MTG Revised Booster Box – BUY, SELL or HOLD?

Brian Cooper  By Brian Cooper | Updated on December 19, 2023

MTG Revised Booster Box BUY SELL OR HOLD

Talking about Magic The Gathering Revised Edition brings back a lot of great memories.  It was back in April 1994 that I spent my Spring Break in college playing Magic with my roommates and routinely emptying the local comic store of every MTG Revised Booster Box, pack and starter deck that we could get our hands on.

Those were fun times and I wish I had back all of those cards that I ended up selling years later. But I also wish I had a crystal ball at the time that would tell me to stash as many MTG Revised Booster Boxes as I could find as one day they would be worth a fortune. Who would have known. 

Needless to say, the Magic The Gathering Revised Edition was a huge hit back in the early 1990’s. Local stores sold out left and right and by late 1994, Magic had spread throughout the world and caught the attention of new players and collectors everywhere. It was just coming off the heels of a very successful release of the Limited Edition Alpha and Beta edition and the larger Unlimited release and things were chugging along great for WotC at this point.

Estimating the MTG Revised Edition Print Run

The Magic card printing machines were purring along throughout 1994 and by Fall of that year it was estimated that approximately 300 million cards were sold. By Summer of 1995 it was estimated that 500 million cards had sold (which was a combination of every set from Magic Limited Edition Alpha through Fallen Empires and partially from the newly released 4th Edition that hit shelves in April 1995.) 

Most Magic historians who broke down these numbers agree that the Revised Edition (aka Magic Third Edition) print run totaled somewhere between 150-300 million cards. Now I know that’s a very large spread but we can probably agree that the real truth behind the Revised print run is somewhere in the middle of those numbers. My guess, based on reading from online sources, books like “A Collector’s History of Magic The Gathering”, and vintage magazines like Duelist, is that there were probably around 200 million revised cards printed.

That being said, how many Magic The Gathering Revised Booster Boxes could possibly have been printed during 1994 and 1995? Well, let’s go with the estimate that 200 million Revised cards were printed and let’s also go off the premise that there was a 75/25 split between booster boxes and starter decks (which is also documented.) That being said, here’s the breakdown:

We know that there are 15-cards in every Revised Booster Pack. So 150 million divided by 15 cards gives us a total of 10 million MTG Revised Booster Packs.  We know there are 36 packs per box so 10 million divided by 36 gives us an estimated 277,778 total MTG Revised Booster Boxes printed.

Now these are purely estimates so nothing is written in stone. But these numbers are probably close enough to make a fair evaluation of whether buying a MTG Revised Booster Box is a good idea or not. Read on and let’s figure it out. 

Magic Third Edition Booster Box

How Many MTG Revised Booster Boxes Are Even Left?

For quite a while after the MTG Revised Edition was released, local game stores couldn’t keep Revised Booster Packs or Starter Decks in stock. I remember calling our local shop daily back in April/May of 1994 to see if they had any in stock. I’ll bet they got sick of us calling for sure!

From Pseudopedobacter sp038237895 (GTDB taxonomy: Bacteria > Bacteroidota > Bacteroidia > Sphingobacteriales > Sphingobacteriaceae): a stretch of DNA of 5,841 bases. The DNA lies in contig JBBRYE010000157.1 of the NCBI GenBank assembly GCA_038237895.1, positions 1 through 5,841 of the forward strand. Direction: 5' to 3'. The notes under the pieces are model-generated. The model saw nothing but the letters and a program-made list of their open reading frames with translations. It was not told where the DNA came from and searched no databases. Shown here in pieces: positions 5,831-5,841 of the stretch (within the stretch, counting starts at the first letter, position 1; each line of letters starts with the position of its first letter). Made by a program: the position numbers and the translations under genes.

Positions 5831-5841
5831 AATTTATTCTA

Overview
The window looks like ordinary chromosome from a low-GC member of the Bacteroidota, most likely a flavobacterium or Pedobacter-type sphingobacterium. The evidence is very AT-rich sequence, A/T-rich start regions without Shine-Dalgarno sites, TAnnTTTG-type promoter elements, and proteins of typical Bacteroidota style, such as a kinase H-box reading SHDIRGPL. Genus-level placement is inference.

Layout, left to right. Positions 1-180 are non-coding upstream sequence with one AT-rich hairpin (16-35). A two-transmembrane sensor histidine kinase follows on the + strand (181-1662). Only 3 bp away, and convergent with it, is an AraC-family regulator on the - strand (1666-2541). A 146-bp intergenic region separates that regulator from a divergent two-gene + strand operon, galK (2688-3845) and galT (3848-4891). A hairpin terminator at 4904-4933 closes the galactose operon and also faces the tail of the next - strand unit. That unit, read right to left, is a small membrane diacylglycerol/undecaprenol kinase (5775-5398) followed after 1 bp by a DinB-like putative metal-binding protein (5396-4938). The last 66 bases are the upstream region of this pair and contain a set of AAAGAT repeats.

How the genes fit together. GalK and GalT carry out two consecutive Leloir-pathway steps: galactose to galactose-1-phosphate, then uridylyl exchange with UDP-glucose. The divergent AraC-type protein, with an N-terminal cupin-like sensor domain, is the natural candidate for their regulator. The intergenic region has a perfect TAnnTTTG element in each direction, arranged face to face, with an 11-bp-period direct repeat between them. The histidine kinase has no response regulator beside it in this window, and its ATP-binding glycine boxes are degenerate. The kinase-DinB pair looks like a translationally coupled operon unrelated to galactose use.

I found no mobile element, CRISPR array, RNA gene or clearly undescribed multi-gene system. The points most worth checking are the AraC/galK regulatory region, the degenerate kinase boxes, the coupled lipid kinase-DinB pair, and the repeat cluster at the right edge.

As soon as we found out they had Revised Boosters or Starter Decks, we would haul butt up to the strip mall where the comic store was located and buy up as many as we could afford. Those were certainly the days and I’m glad I was there when Magic first came out. It’s a feeling that’s tough to describe, but we all knew Magic The Gathering was like nothing we’ve ever seen.

Over the next 12-18 months after Magic Revised was released, the WotC engine continued to purr with the release of other new sets like Legends, The Dark, Fallen Empires, Ice Age, Chronicles and Fourth Edition. Because interest was being pulled into other directions, there was a glut of left over Revised products on the shelves as sales slowed down. If you attended any conventions at the tail end of 1994, you would have seen tables with stacks and stacks of Revised Booster Boxes at discounted prices. Popularity had shifted and Revised was not so popular by late that year.

That being said, during those early years, MTG Revised packs and boxes were still getting ripped left and right. Discounted boxes were cheap and players were ripping them to build decks and play the game. 

So although there were roughly 277K (again, this is my rough estimate) Revised Booster Boxes made, over the years that number has dwindled down as more and more got ripped open. So the million dollar question is how many booster boxes were ripped open in the last 28-years? I’d venture to say quite a bit. But to put a number to it would definitely be purely a guess so who knows at this point how many sealed MTG Revised Booster Boxes are actually left. 

Thousands?  Hundreds? What do you think? Based on availability right now online, there are only 4-5 boxes available on ebay and that’s not a lot. There are more EMPTY boxes available than actual complete sealed ones!

MTG Revised Booster Box Facts and Figures

I’m always getting questions about MTG Revised and I thought I would answer some of those right here.  Information on the Revised product is spread throughout magazines and websites but here are some of the most commonly asked questions when it comes to Magic’s Revised Edition.


Each MTG Revised Booster box contained 36-packs. At that time there were no box toppers or different size boxes so every booster contained the industry standard 36-packs.


I have yet to see a completely counterfeit Magic Revised Booster Box. Most counterfeits you see these days are specific to the cards themselves. There are many single high value cards that have been counterfeited so watching out for fakes when it comes to vintage cards is extremely important. But again, I am not aware of a complete booster box of Magic Revised being deemed a fake or counterfeit. 

That being said, we have seen boxes that were searched and resealed with the outside plastic covering made to look genuine and real. This has occurred in the past with Magic The Gathering cards as well as other popular TCG’s like Pokemon for instance. Back in late 2021, the TCG world was stunned when Internet personality and Pokémon enthusiast Logan Paul made news when he revealed that the case of first-edition Pokémon booster boxes was fake and full of G.I. Joe cards.